That’s what I’ve been doing since the first of the year: Reading Ron Chernow’s 960-page biography of Ulysses S. Grant.
I’ve learned a lot from “Grant,” but mostly this: Crises and cataclysms come and go, and so do the people who make them. America is better now than it was then. History has a way of undoing the truly corrupt, the truly stupid, the truly amoral. It just takes longer than we’d like.
As I said, this book is just south of a thousand pages, so I won’t attempt to encapsulate it. I will mention a few things that I found interesting:
- Grant was a failure at most everything he did, except warfare. Just a year before the outbreak of the Civil War, he’d been reduced to working for his younger brother in his father’s leather-goods store.
- During the war, Grant personally knew nearly every Confederate general he faced in battle. Most of them he’d met as a West Point cadet; some he’d served with in the Mexican War. He said it was one reason he was able to prevail so often on the battlefield.
- Grant does appear to have been an alcoholic, but he was the rare alcoholic who never allowed it to affect his job performance. He’d go for weeks and months without a drink, only falling off the wagon at the close of a battle or campaign. He never drank in the presence of his wife, or under the watchful eye of his chief aide. When he did drink, he became stupid, rather than abusive.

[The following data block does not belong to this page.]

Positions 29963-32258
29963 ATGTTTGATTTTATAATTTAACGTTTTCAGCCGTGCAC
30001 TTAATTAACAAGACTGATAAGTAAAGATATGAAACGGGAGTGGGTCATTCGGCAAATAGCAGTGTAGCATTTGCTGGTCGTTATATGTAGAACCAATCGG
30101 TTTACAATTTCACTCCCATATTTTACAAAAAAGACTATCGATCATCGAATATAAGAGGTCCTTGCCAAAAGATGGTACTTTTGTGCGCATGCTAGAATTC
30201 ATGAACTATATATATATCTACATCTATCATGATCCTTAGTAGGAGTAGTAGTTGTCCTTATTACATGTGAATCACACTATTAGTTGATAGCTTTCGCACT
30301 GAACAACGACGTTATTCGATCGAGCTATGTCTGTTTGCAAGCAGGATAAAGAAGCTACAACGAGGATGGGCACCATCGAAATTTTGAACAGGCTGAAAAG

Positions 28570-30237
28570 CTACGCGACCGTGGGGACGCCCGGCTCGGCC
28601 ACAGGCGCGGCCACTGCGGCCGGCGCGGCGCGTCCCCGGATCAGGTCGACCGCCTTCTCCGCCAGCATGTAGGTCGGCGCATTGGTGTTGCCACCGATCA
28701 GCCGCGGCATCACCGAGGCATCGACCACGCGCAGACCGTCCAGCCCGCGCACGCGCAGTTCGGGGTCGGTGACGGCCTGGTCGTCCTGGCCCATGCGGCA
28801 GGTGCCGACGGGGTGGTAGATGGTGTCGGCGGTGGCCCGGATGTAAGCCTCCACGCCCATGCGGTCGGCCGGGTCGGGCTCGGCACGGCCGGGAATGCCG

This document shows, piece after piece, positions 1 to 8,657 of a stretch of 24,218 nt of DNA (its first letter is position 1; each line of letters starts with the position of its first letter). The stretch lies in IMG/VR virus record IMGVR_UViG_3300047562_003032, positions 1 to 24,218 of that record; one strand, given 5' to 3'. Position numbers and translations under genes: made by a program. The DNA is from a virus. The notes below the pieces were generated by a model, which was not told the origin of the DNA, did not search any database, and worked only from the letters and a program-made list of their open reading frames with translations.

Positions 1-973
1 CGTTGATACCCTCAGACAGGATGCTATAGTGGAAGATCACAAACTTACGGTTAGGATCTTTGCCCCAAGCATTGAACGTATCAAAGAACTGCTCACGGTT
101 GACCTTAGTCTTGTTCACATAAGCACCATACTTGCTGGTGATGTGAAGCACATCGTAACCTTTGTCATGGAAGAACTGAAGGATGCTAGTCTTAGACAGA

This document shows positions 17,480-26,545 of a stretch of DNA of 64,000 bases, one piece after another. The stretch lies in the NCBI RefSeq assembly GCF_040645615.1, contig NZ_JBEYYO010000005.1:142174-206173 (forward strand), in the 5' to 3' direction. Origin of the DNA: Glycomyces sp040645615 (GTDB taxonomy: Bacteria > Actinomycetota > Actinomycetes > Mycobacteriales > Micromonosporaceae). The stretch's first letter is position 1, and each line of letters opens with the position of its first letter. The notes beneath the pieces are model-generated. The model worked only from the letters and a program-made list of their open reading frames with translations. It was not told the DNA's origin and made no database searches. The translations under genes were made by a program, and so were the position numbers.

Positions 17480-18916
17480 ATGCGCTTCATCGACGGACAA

- Grant was in many ways the polar opposite of any American leader today: Stoic, self-effacing, unfailingly honest and very well-read. Most of all, he had a charitable streak that had little to do with political expedience. During the war and during his presidency, he championed the cause of voting, jobs and education for newly freed slaves in a way few of his contemporaries would embrace. Had his policies been allowed to persist, racial animus might not still be so strong 150 years later.
- Grant’s biggest failing was misplaced trust, a blind spot to corruption in others that undercut his presidency and left him swindled and broke in the twilight of his life. He penned his epic “Personal Memoirs” as he lay dying of cancer, so his family would not be left destitute.
I love history, especially when it’s stripped of myth and legend and is supported by so many original sources. As work of history, “Grant” is brilliant. As a portrait of America during the worst decade this nation has ever faced, it seems more than timely.
It’s been a year of unhinged tweets and blatant corruption and Russian skulduggery and resurgent racism. We may never have had a worse president than the current one. But “Grant” is a nice reminder that the country has survived far worse times.